A new study conducted by American researchers reveals that informing people about the amount of exercise required to burn off the calories acquired from soft drinks would be more effective in discouraging them from buying such drinks instead of just displaying the calorie count.
Researchers from the John Hopkins University in Baltimore conducted an experiment by displaying three different signs at corner shops that sold soft drinks, containing an average of 250 calories per drink.
The first sign displayed the amount of calories the drink contained, the second sign displayed the equivalent percentage of the total recommended calorie intake for the day while the third sign suggested that a drink would require around an hour of running in order to burn off those calories.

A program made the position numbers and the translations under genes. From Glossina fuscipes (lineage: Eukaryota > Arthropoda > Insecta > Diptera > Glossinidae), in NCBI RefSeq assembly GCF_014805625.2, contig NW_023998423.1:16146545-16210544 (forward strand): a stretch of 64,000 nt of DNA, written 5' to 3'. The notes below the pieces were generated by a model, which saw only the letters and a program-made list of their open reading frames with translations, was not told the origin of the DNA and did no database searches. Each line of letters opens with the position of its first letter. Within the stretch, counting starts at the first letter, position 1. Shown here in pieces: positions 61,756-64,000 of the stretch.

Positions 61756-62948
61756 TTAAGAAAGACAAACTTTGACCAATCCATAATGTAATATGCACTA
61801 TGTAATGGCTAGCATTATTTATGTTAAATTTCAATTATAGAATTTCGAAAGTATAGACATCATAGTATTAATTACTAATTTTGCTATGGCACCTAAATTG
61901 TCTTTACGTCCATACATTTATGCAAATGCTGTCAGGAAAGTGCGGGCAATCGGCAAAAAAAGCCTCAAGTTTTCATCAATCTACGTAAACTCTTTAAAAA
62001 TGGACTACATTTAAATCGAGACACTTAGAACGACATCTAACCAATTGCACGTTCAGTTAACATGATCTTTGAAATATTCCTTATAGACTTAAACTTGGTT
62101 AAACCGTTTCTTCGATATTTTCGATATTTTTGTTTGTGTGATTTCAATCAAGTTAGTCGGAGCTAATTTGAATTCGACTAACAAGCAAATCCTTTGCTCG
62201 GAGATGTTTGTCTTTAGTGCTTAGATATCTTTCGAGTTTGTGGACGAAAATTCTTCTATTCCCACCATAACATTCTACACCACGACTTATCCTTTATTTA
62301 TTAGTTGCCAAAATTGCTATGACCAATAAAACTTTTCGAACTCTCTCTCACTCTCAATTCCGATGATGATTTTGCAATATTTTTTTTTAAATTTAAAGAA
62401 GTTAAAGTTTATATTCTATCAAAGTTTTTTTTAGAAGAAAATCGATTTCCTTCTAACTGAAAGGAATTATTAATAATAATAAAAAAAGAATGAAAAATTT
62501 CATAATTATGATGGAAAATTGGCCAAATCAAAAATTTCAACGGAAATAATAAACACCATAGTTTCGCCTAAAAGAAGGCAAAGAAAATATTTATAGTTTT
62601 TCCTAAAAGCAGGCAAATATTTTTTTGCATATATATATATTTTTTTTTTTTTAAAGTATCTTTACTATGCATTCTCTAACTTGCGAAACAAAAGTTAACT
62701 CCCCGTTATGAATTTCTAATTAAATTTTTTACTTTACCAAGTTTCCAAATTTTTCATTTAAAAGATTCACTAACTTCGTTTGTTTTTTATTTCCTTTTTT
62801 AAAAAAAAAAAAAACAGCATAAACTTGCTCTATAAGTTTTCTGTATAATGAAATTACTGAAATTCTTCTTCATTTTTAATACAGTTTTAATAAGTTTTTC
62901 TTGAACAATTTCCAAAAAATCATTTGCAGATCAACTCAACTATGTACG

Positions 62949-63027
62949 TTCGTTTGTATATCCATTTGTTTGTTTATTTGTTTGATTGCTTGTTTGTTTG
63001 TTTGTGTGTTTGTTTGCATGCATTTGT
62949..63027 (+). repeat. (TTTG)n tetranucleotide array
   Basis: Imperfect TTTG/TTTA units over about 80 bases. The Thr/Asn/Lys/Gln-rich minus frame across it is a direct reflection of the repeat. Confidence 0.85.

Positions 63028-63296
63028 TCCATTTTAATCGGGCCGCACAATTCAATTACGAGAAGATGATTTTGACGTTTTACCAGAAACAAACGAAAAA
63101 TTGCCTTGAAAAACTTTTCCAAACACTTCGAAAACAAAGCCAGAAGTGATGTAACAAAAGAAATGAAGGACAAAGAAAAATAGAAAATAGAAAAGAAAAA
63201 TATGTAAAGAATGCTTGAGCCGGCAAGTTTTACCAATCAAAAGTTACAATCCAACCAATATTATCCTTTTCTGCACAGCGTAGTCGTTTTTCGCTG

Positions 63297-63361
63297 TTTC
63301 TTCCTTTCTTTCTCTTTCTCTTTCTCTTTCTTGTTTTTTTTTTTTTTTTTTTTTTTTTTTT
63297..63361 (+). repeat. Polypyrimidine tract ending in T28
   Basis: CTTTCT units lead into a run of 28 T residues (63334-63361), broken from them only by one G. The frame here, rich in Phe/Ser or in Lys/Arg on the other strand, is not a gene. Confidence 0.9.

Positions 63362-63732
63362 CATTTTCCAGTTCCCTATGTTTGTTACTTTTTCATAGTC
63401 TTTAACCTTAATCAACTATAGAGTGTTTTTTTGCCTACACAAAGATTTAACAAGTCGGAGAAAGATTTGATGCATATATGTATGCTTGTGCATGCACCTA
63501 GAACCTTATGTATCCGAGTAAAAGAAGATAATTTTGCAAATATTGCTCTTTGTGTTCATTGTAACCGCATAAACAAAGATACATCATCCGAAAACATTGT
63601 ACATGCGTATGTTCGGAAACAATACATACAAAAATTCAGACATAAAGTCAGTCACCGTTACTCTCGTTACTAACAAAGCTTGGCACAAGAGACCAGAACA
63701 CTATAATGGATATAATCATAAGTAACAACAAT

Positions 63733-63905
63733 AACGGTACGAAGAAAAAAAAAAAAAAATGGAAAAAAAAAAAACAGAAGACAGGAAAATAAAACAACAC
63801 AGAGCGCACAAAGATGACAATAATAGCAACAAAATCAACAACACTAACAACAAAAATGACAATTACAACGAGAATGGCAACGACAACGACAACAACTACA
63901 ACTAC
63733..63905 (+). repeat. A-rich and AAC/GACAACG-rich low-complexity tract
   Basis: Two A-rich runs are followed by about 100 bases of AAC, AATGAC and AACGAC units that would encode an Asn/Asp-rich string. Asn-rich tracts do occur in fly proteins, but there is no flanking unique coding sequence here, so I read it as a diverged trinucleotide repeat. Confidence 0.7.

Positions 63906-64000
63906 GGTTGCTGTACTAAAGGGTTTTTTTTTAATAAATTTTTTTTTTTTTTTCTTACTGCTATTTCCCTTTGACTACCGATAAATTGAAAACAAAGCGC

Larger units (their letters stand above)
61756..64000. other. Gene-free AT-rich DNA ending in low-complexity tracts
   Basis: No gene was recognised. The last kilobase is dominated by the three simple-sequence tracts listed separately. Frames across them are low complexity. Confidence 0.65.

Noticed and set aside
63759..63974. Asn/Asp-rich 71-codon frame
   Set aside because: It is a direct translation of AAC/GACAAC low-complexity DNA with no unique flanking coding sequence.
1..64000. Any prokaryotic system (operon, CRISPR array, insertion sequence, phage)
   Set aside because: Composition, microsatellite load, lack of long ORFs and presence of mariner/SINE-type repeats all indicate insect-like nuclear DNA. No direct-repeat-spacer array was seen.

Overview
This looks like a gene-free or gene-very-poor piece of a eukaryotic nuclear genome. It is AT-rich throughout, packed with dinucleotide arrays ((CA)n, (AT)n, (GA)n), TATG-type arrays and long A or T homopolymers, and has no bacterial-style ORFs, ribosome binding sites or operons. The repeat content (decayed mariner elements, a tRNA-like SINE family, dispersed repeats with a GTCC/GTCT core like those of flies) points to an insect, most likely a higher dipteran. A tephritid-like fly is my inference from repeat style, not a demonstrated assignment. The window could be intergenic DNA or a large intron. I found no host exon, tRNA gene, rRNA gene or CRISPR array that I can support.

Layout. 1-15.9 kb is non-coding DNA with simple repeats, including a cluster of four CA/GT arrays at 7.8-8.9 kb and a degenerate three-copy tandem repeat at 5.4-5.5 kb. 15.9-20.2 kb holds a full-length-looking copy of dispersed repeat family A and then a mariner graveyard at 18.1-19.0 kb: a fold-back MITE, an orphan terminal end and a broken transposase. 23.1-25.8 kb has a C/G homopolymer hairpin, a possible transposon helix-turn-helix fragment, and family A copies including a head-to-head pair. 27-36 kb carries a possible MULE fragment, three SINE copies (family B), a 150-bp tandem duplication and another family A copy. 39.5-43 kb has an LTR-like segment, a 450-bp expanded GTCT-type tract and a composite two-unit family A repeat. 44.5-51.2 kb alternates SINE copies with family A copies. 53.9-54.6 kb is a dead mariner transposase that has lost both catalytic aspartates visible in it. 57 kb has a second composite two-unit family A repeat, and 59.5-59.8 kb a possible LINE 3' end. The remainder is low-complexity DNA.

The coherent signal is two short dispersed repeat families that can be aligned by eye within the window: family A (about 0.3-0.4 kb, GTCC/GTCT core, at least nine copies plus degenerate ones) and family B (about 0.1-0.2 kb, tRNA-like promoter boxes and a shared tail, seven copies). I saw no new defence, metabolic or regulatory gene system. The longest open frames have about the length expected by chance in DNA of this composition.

The researchers found that while shops that displayed calorie count signs saw sales drop down by 40 percent, those that displayed the amount of exercise needed to burn the excess calories proved to be more effective with sales going down by more than 50 percent. The report has been published in the American Journal of Public Health.
"Providing easily understandable caloric information-particularly in the form of a physical activity equivalent, such as running-may reduce calorie intake from sugar-sweetened beverages and increase water consumption among low-income adolescents", lead researcher Dr Sarah Bleich said.